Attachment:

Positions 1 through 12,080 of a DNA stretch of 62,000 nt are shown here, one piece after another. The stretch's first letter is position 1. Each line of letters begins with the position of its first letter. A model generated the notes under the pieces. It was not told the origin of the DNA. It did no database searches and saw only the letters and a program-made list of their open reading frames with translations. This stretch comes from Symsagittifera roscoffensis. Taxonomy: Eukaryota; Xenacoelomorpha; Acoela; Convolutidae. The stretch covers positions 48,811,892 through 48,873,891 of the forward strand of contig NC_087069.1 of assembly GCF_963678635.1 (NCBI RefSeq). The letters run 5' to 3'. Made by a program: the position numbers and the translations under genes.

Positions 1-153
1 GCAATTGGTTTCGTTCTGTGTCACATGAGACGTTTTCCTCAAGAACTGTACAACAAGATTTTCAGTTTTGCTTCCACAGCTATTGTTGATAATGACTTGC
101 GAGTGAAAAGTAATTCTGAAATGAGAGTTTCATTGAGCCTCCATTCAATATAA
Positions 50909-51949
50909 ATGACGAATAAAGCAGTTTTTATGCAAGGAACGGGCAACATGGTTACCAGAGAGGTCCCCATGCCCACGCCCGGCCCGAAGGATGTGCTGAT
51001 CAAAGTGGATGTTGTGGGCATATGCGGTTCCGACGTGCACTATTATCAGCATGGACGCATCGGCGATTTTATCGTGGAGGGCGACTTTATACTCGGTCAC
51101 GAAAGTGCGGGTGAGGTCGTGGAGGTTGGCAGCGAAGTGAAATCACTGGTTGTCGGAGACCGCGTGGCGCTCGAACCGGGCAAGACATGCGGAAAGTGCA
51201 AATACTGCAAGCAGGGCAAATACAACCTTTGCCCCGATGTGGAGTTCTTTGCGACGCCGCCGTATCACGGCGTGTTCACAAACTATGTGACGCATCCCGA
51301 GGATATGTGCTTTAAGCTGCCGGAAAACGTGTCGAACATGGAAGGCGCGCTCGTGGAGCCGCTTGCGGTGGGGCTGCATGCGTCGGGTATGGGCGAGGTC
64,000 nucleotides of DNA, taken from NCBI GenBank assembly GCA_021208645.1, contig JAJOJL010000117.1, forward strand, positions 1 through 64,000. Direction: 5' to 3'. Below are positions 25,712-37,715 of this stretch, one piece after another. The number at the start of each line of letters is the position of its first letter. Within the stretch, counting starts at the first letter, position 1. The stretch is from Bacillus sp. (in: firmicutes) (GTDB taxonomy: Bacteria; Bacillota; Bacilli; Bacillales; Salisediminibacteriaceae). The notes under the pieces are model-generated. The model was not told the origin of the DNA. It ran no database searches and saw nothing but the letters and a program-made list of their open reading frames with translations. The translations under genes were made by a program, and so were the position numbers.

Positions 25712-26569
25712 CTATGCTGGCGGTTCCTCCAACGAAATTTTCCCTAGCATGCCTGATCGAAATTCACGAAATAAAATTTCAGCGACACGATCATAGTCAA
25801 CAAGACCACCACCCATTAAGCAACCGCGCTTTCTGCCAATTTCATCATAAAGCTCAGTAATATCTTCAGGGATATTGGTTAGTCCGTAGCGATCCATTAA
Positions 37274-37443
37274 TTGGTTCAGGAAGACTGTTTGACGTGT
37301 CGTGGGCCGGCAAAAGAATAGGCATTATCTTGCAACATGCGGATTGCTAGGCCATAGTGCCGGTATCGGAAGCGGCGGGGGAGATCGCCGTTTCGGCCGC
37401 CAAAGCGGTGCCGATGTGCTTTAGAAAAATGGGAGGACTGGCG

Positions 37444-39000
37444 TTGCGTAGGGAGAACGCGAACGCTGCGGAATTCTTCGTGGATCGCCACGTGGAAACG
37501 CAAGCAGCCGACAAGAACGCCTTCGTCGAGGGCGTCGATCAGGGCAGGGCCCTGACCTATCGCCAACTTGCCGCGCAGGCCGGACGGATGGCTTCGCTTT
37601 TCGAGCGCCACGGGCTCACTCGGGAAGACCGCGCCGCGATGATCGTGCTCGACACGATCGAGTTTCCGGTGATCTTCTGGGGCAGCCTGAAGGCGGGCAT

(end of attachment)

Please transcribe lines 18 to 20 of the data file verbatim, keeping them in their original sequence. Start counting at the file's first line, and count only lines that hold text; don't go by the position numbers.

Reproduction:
37401 CAAAGCGGTGCCGATGTGCTTTAGAAAAATGGGAGGACTGGCG

Positions 37444-39000
37444 TTGCGTAGGGAGAACGCGAACGCTGCGGAATTCTTCGTGGATCGCCACGTGGAAACG